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Related to valetudinarian: viticetum
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Synonyms for valetudinarian

weak or sickly person especially one morbidly concerned with his or her health

of or relating to or characteristic of a person who is a valetudinarian


References in periodicals archive ?
Wholly exasperated by Thoreau's abstinence from wine and spirits, which Stevenson attributed to the same valetudinarian healthfulness, the tippling oenophile (in Silverado Squatters he would devote as many pages to appraising fledgling California wines as to describing the sea fogs) fired off this patronizing shot: "his palate [was] so unsophisticated that, like a child, he disliked the taste of wine--or perhaps, living in America, had never tasted any that was good" (Familiar Studies 140).
His intellect has become sluggish and enfeebled, and if his evil habits are persisted in, he may end in becoming a driveling idiot or a peevish valetudinarian.
Many personal physicians over the years have lacked the professional integrity that is arguably more vital for the valetudinarian celebrity.
Smollett's (in Travels) and Bramble's valetudinarian state and the irritation caused by it enable their unique vantage point.
The last statement might be valetudinarian, but it supports the
1) The valetudinarian Matthew Bramble harbors a longstanding grudge against cities like Bath--"I found nothing but disappointment at Bath" (31)--and London--which has developed into "an overgrown monster" and "an immense wasteland" (82, 83) and whose inhabitants are all "resolved into the grand source of luxury and corruption"--with its ways of living "actuated by the demons of profligacy and licentiousness" (83, 84).
They were very rich and so were very marriageable and eventually each made a serious alliance: Margaret to a famous Scottish minister of valetudinarian disposition and wide erudition, Agnes to the keeper of manuscripts at Corpus Christi College, Cambridge, a fire-cracker of a mind.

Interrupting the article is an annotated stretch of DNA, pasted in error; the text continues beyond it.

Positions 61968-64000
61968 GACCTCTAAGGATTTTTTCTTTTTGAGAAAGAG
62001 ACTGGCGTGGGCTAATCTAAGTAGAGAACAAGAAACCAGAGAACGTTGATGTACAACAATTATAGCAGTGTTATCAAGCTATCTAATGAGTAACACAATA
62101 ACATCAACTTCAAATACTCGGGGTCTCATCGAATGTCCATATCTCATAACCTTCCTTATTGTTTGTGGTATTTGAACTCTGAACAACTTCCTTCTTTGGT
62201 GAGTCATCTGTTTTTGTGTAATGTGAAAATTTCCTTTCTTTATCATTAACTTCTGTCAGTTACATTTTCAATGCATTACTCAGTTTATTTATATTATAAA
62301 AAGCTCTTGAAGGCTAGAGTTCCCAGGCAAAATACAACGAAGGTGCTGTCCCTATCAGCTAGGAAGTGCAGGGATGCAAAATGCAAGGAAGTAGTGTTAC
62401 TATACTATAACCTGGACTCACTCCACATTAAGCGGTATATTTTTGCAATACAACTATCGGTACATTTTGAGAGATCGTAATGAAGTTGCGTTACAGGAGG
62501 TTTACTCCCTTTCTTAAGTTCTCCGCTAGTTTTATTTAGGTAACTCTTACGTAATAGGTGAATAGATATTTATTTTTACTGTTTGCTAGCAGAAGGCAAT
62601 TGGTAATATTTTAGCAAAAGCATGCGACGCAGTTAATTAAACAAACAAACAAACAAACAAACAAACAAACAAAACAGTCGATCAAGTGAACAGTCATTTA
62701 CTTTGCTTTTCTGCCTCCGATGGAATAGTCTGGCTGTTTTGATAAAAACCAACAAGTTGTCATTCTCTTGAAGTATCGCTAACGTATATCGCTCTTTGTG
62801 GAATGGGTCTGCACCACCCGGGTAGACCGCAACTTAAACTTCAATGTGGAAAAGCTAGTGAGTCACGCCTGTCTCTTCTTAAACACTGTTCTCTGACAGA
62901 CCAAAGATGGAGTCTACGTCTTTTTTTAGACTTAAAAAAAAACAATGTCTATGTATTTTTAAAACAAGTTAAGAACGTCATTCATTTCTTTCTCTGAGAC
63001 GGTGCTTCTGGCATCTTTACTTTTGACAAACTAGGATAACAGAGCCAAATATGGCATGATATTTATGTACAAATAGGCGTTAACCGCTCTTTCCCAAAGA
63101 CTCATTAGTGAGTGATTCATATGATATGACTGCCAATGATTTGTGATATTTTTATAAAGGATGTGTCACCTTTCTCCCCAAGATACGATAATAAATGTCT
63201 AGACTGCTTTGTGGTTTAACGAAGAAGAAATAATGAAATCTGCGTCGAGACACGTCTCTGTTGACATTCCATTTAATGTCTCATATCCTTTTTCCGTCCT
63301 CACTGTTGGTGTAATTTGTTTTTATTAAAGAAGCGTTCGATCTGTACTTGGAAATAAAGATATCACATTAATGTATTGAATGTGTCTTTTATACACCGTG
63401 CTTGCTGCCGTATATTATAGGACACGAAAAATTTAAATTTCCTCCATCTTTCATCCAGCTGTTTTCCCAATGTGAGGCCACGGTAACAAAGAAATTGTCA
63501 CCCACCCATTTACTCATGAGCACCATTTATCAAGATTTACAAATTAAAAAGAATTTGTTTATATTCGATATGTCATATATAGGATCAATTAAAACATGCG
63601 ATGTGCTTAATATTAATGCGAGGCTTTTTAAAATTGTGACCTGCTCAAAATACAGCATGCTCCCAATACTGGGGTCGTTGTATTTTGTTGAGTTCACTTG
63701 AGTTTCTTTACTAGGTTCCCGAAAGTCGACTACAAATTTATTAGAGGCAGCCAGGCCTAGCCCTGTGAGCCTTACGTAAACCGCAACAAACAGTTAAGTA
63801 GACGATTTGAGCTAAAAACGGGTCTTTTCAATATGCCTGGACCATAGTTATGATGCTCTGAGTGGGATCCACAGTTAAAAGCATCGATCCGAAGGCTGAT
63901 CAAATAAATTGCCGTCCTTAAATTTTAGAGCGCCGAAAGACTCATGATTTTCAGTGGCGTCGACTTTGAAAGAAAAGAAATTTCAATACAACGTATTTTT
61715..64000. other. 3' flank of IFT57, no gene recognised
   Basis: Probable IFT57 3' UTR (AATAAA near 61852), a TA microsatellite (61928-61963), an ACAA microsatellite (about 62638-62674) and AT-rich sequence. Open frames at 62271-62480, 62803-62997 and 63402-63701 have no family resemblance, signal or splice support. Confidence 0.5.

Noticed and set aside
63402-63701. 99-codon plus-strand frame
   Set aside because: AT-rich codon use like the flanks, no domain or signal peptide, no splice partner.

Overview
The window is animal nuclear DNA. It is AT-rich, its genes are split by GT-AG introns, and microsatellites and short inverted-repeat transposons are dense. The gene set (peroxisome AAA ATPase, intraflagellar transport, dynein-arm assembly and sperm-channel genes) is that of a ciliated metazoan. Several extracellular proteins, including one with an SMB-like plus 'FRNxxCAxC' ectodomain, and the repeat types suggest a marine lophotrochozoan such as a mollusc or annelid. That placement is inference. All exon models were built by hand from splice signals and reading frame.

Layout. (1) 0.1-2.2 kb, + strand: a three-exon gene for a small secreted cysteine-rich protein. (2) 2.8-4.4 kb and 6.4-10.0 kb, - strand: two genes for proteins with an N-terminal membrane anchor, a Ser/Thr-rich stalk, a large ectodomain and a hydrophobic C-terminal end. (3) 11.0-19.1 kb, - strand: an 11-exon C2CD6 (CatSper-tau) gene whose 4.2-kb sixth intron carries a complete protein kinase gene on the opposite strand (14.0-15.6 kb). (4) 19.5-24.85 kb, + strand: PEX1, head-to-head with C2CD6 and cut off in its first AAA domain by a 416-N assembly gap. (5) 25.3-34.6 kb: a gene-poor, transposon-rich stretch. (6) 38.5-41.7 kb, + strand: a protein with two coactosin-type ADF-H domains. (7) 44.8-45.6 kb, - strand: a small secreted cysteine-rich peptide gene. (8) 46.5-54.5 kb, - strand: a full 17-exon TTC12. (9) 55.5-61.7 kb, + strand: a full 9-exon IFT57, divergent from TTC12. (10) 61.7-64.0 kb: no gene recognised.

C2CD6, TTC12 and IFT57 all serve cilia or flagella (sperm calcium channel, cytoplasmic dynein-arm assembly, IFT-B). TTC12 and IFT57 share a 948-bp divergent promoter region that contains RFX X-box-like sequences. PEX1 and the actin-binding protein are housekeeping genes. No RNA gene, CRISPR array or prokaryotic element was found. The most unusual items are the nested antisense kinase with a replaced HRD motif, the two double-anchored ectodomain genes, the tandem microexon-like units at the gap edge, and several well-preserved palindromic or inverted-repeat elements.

The later work of Gunter Grass is seen as valetudinarian not only in a way appropriate to the generation of fathers and grandfathers, but also in a broader political and aesthetic sense.
The reasons for Conrad's creative slowdown are touched upon in almost every letter during this period and are indirectly broached in his valetudinarian wish on 2 April 1921 that his "dear friend" Edmund Candler and his family "will find peace of mind and comfort of body which make up the sum of daily happiness--that minimum that makes life tolerable" (CL 7:444).
Fitting gives us the chance to reacquaint ourselves with the fascinating Journey of Niels Klim to the World Underground (1741) by Ludvig Holberg, mentioned by Poe as appropriate reading-matter for that etiolated valetudinarian, Roderick Usher.
And while they still call to mind a walking tour of historic Britain as reimagined by a PlayStation designer, Dudley's CGI projections have at least been stabilized so they no longer provide the kind of nerve-jarring experience that would make the novel's valetudinarian Mr.
In their fascinating and eloquent valetudinarian correspondence, Adams and Jefferson had a great deal to say about religion.
Bates is entirely sustained by her daughter's plentiful, unseasoned conversation, the discursive equivalent of the wholesome gruel the valetudinarian Mr.
For the valetudinarian and, in daily life, quite impractical Lenin, having at hand his sisters and the highly efficient Nadezhda outweighed romantic love.
A group of people travels through England and Scotland at a pace largely determined by the valetudinarian Matthew Bramble rather than, as was the case in Roderick Random, by the multitude of actions crowding in on the hero.